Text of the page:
This story is a retelling of Tam Lin, and has a touch of inspiration from wuxia stories and Chinese mythology. It’s near and dear to my heart for several reasons, but the main two are that 1) I’ve been drawn to Tam Lin in a way that I keep coming back to it, like a favorite vacation spot, and 2) this is an attempt to try and put East Asian heroines in a world that I’d always found closed off to me since childhood, because as a kid, I would read all this great fantasy, but subconsciously there would always be that notion that these were worlds that I could never, ever enter.
If you’re looking for a great story like this with East Asian heroines, I highly, highly recommend SL Huang’s Hunting Monsters. Seriously, go read it if you haven’t already!
So the official ToC for Alphabet of Embers has been released, including yours truly, along with other awesome folks like Zen Cho, M Sereno, and Emily Jiang (you should read their work, it’s terrific).
Otherwise, not much going on here except writing and submitting. I’ve managed to submit two stories so far, and I’m hoping to increase that number by December 31. I’m trying to do 500 words a day if I’m not editing, with 1000 words on weekends, but we’ll see how that goes. A friend suggested a story bank, which is basically a document with all the story ideas I’ve thought up so I have one now. It’s a short list, but it’s growing, little by little.
Hope everyone had a good new year, and hoping that 2015 has good things for everyone.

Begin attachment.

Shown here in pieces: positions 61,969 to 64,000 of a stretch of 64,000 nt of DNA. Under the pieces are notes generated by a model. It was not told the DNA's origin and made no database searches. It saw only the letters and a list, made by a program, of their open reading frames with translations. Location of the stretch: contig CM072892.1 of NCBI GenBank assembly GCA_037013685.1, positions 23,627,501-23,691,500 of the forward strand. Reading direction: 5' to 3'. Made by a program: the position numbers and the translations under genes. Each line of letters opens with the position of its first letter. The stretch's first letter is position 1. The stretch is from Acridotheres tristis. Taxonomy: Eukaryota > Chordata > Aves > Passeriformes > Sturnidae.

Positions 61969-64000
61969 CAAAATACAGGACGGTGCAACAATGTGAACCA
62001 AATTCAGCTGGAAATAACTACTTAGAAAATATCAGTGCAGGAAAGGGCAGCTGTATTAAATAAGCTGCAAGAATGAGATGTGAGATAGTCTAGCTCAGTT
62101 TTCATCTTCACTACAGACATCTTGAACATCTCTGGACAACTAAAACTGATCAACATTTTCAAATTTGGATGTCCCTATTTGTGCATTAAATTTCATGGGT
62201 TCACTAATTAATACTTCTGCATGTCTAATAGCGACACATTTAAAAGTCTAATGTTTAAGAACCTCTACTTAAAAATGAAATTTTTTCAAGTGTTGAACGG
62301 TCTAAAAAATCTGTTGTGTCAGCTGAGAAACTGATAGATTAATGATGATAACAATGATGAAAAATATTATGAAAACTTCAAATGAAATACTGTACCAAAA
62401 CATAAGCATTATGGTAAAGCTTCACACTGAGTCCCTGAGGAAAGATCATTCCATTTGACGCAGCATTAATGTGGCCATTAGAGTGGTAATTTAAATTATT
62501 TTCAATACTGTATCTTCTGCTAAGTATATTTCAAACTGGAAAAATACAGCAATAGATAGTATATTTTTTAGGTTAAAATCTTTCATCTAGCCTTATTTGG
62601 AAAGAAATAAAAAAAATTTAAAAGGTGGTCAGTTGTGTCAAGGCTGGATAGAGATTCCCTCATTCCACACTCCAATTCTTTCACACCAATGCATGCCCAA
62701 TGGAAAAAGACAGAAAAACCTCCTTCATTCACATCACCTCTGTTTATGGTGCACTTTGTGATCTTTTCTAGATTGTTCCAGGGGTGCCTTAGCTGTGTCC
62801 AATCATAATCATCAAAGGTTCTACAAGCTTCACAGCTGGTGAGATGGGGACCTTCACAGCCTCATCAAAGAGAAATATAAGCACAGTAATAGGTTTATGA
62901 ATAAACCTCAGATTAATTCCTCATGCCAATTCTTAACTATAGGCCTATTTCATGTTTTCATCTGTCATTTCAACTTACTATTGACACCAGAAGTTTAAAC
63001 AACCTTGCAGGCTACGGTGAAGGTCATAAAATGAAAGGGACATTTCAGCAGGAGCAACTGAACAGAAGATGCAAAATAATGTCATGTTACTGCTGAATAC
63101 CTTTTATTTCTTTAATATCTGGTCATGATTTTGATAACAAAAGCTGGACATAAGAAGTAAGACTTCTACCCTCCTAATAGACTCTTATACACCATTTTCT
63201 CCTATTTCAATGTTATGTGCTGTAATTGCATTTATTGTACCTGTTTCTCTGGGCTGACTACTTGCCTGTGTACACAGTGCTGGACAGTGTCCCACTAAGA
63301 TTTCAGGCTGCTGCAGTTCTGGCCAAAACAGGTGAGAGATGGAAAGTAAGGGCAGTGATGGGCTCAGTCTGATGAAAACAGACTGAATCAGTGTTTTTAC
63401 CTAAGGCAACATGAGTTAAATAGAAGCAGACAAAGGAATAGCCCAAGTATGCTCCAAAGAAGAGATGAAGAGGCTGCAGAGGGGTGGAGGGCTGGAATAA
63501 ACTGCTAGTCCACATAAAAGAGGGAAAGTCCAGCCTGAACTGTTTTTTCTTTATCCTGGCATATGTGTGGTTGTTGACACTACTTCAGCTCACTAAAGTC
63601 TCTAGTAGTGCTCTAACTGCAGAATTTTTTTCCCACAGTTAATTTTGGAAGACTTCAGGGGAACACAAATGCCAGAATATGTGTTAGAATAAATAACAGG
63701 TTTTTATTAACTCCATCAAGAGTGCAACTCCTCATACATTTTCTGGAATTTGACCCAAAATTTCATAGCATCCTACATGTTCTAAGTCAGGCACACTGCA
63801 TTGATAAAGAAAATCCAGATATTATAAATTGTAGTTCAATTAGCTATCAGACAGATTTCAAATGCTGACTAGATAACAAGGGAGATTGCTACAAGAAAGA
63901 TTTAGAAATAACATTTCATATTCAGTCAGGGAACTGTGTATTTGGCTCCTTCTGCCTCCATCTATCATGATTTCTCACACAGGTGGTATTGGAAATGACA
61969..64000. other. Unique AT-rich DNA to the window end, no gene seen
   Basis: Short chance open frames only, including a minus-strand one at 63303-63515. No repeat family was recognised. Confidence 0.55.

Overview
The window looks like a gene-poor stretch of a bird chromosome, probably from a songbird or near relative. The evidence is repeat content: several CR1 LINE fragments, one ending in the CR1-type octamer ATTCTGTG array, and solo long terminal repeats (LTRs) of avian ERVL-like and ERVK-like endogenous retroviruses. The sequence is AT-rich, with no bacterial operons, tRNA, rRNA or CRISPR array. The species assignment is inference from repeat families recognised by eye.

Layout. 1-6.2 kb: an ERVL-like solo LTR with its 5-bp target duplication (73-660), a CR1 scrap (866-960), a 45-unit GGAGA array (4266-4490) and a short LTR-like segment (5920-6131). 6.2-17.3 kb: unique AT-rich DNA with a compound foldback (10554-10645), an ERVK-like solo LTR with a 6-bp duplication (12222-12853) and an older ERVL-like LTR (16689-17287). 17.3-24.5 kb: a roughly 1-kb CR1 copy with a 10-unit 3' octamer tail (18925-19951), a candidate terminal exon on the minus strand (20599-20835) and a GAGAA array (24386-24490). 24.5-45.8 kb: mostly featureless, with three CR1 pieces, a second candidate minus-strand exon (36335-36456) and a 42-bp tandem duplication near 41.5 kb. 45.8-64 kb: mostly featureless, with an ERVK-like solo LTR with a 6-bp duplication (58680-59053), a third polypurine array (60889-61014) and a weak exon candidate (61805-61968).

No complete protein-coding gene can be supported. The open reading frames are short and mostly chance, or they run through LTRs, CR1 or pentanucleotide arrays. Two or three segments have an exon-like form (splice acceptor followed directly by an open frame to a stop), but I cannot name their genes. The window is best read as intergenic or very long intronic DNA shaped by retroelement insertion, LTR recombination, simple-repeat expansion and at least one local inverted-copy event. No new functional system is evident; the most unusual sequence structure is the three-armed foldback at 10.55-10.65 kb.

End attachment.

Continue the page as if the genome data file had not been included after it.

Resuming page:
I feel like I don’t have enough for a Year in Review here when it comes to blog posts, but on the other hand, a lot did happen in 2014 when it came to writing.
I started thinking seriously about submitting around 2013, although like almost every writer, I’d been writing longer before that (Seriously, I have a story I wrote when I was thirteen that was going to be a novel. To this day, I still can’t look at it). A lot of it was motivated by anger, admittedly, or as Ken Liu said when announcing his novel, reacting against things. Unfortunately, 2013 wasn’t exactly productive, because real life got hectic, but also because I spent way too much time talking about the stories I had in mind instead of actually writing them.
So when 2014 started, I made a resolution to stop talking about writing, sit down, and actually write. And then actually submit, which was the hardest part.
It seems to have gone well so far. My first submission was to Writers of the Future in January, and then to an anthology in June, followed by another one in July, yet another in August, and then magazines starting in September. My last submission for this year was sent in late December, and I got the rejection yesterday.
Speaking of rejections, with the exception of Alphabet of Embers, the submissions were rejected, but out of them, two were personal. Maybe I’m on the right track. AoE is out in 2015, and while I’m resubmitting two previously rejected stories, I’ve got two more that are bouncing around in drafts, and at least three or four that are in my story bank. And all the while, it makes me really happy, because wow, guys, I’m actually doing it.
And it’s huge for me because if you asked me a few years ago, it would have just been a pipe dream. Because I wasn’t really brave enough to put myself out there. The idea of being rejected, or never making it, scared me (which isn’t good because as I’ve learned, almost everything gets rejected anyway). So maybe this isn’t a big deal for some, but if I had to put down one big thing that happened in 2014, it wouldn’t be just the acceptance (although that’s a big deal in and of itself), but it’s the fact that I finally managed to get the guts to put myself out there.
So here’s to 2015, with more productivity, and hopefully more of my stuff out there.